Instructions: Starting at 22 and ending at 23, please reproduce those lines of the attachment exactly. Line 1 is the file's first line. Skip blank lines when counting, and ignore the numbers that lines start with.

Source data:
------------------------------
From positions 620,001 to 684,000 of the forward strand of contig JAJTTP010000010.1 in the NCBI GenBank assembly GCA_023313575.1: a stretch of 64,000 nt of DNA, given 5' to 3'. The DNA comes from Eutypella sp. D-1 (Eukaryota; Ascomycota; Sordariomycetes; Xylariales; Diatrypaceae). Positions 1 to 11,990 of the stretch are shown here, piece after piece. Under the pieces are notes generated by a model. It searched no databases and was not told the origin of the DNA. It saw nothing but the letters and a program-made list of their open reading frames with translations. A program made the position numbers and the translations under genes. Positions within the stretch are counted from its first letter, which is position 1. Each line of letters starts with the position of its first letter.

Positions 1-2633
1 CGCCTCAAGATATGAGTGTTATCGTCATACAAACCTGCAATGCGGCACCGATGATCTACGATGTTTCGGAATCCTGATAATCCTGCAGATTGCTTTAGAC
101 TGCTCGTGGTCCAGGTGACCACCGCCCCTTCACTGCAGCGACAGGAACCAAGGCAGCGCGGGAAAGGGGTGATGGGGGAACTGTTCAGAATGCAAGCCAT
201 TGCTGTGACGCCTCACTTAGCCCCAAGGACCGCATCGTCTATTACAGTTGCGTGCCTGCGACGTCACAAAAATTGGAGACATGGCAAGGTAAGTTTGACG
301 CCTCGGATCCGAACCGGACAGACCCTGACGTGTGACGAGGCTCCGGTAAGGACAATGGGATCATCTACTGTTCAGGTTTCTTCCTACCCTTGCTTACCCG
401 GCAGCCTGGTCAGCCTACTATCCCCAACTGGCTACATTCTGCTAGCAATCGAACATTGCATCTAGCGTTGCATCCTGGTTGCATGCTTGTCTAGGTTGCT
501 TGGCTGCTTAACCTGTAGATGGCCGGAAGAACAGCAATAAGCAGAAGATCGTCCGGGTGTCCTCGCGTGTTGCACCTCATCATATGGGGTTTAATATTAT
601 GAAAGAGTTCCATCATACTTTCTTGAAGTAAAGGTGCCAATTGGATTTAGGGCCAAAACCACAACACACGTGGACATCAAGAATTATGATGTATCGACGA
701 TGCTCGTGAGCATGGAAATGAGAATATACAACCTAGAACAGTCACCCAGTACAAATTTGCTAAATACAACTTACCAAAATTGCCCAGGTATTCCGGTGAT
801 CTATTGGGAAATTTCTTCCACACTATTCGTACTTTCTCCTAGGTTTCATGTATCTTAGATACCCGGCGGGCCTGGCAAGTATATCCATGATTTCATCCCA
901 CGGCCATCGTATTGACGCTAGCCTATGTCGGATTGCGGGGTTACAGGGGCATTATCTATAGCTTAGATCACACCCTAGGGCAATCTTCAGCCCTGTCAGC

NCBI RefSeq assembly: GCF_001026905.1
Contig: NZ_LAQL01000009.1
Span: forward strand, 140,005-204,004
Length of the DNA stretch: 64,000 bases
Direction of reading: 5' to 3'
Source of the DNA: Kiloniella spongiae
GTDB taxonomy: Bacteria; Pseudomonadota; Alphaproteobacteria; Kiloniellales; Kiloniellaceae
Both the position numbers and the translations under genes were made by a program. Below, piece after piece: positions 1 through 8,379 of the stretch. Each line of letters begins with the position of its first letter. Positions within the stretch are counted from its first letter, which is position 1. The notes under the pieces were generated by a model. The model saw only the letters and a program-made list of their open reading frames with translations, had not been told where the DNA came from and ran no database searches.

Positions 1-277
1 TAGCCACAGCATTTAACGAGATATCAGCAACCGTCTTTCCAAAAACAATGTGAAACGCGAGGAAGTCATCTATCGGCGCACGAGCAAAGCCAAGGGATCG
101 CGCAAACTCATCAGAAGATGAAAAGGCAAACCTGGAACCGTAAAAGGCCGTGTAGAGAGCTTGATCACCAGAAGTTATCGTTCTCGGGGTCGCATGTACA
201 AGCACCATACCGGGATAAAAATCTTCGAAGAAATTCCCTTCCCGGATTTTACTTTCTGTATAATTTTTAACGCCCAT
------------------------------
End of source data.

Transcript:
1 TAGCCACAGCATTTAACGAGATATCAGCAACCGTCTTTCCAAAAACAATGTGAAACGCGAGGAAGTCATCTATCGGCGCACGAGCAAAGCCAAGGGATCG
101 CGCAAACTCATCAGAAGATGAAAAGGCAAACCTGGAACCGTAAAAGGCCGTGTAGAGAGCTTGATCACCAGAAGTTATCGTTCTCGGGGTCGCATGTACA